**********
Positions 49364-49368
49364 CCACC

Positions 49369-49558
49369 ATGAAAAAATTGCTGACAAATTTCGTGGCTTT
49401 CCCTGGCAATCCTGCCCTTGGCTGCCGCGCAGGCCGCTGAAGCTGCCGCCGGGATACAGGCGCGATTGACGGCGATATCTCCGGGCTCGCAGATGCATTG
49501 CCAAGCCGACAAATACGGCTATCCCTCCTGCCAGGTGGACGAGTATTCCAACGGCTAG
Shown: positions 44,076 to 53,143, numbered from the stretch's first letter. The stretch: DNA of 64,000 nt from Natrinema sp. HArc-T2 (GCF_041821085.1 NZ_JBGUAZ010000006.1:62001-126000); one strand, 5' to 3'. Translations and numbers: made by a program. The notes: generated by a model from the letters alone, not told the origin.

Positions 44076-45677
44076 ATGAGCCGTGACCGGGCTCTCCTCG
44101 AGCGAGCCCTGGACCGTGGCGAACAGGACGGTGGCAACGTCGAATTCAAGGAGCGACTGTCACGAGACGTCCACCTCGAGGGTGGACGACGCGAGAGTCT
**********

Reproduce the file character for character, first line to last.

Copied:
Positions 49364-49368
49364 CCACC

Positions 49369-49558
49369 ATGAAAAAATTGCTGACAAATTTCGTGGCTTT
49401 CCCTGGCAATCCTGCCCTTGGCTGCCGCGCAGGCCGCTGAAGCTGCCGCCGGGATACAGGCGCGATTGACGGCGATATCTCCGGGCTCGCAGATGCATTG
49501 CCAAGCCGACAAATACGGCTATCCCTCCTGCCAGGTGGACGAGTATTCCAACGGCTAG
Shown: positions 44,076 to 53,143, numbered from the stretch's first letter. The stretch: DNA of 64,000 nt from Natrinema sp. HArc-T2 (GCF_041821085.1 NZ_JBGUAZ010000006.1:62001-126000); one strand, 5' to 3'. Translations and numbers: made by a program. The notes: generated by a model from the letters alone, not told the origin.

Positions 44076-45677
44076 ATGAGCCGTGACCGGGCTCTCCTCG
44101 AGCGAGCCCTGGACCGTGGCGAACAGGACGGTGGCAACGTCGAATTCAAGGAGCGACTGTCACGAGACGTCCACCTCGAGGGTGGACGACGCGAGAGTCT